1) A single exam board. Good idea and uncontroversial up here. The logic of the position - that competition to give the customers what they want doesn't necessarily make for a better product hasn't been followed through, obviously.

2) Getting rid of internal assessment. Good idea. Internal continuous assessment is the work of the devil. The original thinking was that continuous assessment reduces the stress of having everything depending on a final exam. Instead what you have is students being stressed all the time. Plus all the re-assessment nonsense is time taken away from teaching and learning, as some people have already pointed out.

3) The notion of a baccalaureate implies the necessity to pass a core of subjects in order to gain the qualification. If this is what is being suggested then this too strikes me as being a good idea.

4) Making the examination more difficult to pass. Unsure. It really depends on what you want your examination system to do - something which there's been little discussion on both sides of the border.  One could be forgiven for thinking it's a topic that people actively avoid.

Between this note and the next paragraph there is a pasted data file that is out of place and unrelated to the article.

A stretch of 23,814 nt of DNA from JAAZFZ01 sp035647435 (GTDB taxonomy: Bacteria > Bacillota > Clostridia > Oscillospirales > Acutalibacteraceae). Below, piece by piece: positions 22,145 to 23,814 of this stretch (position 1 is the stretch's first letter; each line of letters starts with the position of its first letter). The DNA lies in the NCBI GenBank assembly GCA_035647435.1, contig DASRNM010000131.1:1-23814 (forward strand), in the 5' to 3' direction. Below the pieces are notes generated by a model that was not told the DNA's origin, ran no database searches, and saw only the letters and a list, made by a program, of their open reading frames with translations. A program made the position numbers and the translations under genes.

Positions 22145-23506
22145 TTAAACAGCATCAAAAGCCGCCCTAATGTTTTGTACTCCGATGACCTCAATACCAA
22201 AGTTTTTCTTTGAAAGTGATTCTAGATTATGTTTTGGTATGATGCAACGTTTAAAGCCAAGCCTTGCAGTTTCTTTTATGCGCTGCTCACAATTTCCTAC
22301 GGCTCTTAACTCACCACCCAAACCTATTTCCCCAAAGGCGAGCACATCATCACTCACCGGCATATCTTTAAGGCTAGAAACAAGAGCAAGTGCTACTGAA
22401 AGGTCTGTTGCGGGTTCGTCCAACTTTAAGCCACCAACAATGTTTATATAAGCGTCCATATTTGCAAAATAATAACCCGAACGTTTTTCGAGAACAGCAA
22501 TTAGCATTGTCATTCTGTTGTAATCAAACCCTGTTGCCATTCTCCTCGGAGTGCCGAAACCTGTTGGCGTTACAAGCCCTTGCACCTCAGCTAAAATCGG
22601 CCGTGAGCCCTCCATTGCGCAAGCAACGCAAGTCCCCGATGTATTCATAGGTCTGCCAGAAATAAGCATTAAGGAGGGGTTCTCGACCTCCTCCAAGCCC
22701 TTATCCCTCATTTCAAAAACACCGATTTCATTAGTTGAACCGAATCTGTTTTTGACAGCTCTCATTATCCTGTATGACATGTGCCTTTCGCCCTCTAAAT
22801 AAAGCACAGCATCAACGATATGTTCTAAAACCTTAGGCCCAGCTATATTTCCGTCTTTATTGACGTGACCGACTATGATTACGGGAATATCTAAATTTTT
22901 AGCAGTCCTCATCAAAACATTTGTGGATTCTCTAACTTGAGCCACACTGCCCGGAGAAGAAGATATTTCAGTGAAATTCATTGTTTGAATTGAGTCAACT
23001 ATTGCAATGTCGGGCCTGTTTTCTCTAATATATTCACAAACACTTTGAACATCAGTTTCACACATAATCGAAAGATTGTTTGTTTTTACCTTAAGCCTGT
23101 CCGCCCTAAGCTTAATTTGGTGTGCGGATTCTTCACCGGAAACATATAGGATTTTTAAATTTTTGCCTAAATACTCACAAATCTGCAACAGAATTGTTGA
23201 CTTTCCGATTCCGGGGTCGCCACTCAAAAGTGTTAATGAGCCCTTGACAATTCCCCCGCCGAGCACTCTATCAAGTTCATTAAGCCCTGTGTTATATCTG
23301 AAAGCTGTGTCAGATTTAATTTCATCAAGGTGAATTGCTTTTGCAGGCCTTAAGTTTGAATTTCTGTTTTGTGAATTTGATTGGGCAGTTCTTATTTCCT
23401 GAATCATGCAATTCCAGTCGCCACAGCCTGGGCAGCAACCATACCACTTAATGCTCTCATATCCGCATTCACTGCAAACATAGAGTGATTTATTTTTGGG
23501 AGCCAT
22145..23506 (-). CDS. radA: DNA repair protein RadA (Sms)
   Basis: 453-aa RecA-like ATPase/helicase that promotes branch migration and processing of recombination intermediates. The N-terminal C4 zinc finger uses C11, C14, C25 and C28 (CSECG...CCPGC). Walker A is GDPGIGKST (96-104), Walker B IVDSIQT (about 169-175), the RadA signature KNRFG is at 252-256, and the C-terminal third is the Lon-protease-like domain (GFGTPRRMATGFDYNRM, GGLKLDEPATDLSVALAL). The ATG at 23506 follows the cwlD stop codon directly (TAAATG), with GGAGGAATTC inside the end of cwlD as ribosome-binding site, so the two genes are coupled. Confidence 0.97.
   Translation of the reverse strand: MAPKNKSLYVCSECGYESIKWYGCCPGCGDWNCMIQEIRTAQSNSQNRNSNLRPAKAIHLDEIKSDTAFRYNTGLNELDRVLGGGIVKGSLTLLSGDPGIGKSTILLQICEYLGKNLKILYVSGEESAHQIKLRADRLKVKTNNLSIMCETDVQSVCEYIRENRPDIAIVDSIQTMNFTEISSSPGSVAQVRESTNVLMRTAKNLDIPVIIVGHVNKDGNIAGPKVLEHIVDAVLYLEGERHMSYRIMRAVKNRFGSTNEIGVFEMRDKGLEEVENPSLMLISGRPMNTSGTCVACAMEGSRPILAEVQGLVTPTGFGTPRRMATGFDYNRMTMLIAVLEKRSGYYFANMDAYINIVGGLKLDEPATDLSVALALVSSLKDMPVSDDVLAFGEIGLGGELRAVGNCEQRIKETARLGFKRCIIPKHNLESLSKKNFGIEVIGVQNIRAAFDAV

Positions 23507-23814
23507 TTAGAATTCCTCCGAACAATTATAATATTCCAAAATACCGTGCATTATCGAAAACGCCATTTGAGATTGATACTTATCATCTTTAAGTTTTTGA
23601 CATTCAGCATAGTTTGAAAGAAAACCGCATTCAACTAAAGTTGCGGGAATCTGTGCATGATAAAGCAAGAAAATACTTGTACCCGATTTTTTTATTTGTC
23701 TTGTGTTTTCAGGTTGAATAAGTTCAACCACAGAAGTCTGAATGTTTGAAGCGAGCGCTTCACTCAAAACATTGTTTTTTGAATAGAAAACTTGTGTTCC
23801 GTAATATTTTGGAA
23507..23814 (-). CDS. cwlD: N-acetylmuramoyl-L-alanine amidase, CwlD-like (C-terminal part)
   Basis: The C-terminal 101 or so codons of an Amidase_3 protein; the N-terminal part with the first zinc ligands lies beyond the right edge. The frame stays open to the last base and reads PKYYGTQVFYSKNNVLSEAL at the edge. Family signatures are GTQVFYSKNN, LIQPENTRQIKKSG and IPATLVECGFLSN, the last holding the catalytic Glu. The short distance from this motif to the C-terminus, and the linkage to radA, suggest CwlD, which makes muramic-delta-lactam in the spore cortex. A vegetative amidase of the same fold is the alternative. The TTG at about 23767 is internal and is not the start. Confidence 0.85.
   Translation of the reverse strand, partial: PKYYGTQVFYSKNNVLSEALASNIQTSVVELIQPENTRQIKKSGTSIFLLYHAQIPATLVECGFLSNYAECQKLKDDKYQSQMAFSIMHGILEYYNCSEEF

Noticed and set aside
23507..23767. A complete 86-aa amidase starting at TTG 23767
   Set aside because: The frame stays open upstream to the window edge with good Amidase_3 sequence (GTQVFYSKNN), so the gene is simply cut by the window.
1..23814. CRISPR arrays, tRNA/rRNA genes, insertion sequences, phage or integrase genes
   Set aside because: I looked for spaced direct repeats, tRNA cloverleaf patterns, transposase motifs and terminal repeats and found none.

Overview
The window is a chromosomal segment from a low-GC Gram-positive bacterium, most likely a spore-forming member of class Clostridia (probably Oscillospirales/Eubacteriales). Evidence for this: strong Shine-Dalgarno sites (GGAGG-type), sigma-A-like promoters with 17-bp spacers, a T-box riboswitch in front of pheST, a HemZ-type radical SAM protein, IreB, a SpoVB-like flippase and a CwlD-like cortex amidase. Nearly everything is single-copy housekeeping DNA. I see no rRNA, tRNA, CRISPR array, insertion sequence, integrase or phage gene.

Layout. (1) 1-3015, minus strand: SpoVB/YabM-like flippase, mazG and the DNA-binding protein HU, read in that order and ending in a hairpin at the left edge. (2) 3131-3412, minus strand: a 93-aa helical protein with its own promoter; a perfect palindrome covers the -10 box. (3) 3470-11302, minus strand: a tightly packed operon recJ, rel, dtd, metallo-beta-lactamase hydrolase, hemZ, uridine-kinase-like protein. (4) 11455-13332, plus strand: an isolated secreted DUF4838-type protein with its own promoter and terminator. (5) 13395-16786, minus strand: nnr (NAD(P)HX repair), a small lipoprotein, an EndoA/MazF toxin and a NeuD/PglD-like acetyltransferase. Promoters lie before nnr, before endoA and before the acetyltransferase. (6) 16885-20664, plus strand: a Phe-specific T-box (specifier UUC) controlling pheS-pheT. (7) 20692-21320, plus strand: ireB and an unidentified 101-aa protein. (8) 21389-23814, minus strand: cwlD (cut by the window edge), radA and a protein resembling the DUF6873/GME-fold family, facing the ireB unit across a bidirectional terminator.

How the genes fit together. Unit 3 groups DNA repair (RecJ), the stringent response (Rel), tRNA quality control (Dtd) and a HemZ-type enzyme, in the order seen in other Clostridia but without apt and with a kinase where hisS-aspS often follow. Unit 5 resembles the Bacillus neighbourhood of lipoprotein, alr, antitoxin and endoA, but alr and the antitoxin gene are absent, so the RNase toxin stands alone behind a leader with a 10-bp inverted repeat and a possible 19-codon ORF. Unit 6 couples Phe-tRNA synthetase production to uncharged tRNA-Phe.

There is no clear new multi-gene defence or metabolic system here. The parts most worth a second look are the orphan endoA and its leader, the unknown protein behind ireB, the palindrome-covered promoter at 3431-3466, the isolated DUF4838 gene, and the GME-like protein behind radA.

I say this in the interests of non-partisanship because this is part of the problem with education, both in England and Scotland. Changes are announced and people adopt positions accordingly before anything one could reasonably describe as evidence has become available. What certainly doesn't seem to make any sense to me is Stephen Twigg's remarks that the changes run the risk of a "return to a two-tier system". I defer to those who know more about this that I do but from an foreigner's perspective, a move to a two-tier educational system in England sounds to me like a radical simplification of a confusing and Balkanised system.

I also don't get this idea of people being left on the scrapheap at 16 - when Mr Twigg is the representative of a party who in government proposed extending the leaving age to 18, something I'm led to understand will be a reality in due course? Given this is so, why do exams at 16 at all?

This from Gove's critics but his fans are also quick to takes sides. The Telegraph announces that something that remains as yet a proposal to be a success already - in much the same way that Toby Young announced in the same paper that his 'free school' is a success, despite having only one cohort that hasn't even come within sniffing distance of an exam system that is now in a state of flux.

The problem is that in this kind of atmosphere the political survival of a project becomes more important than actually measurable educational outcomes.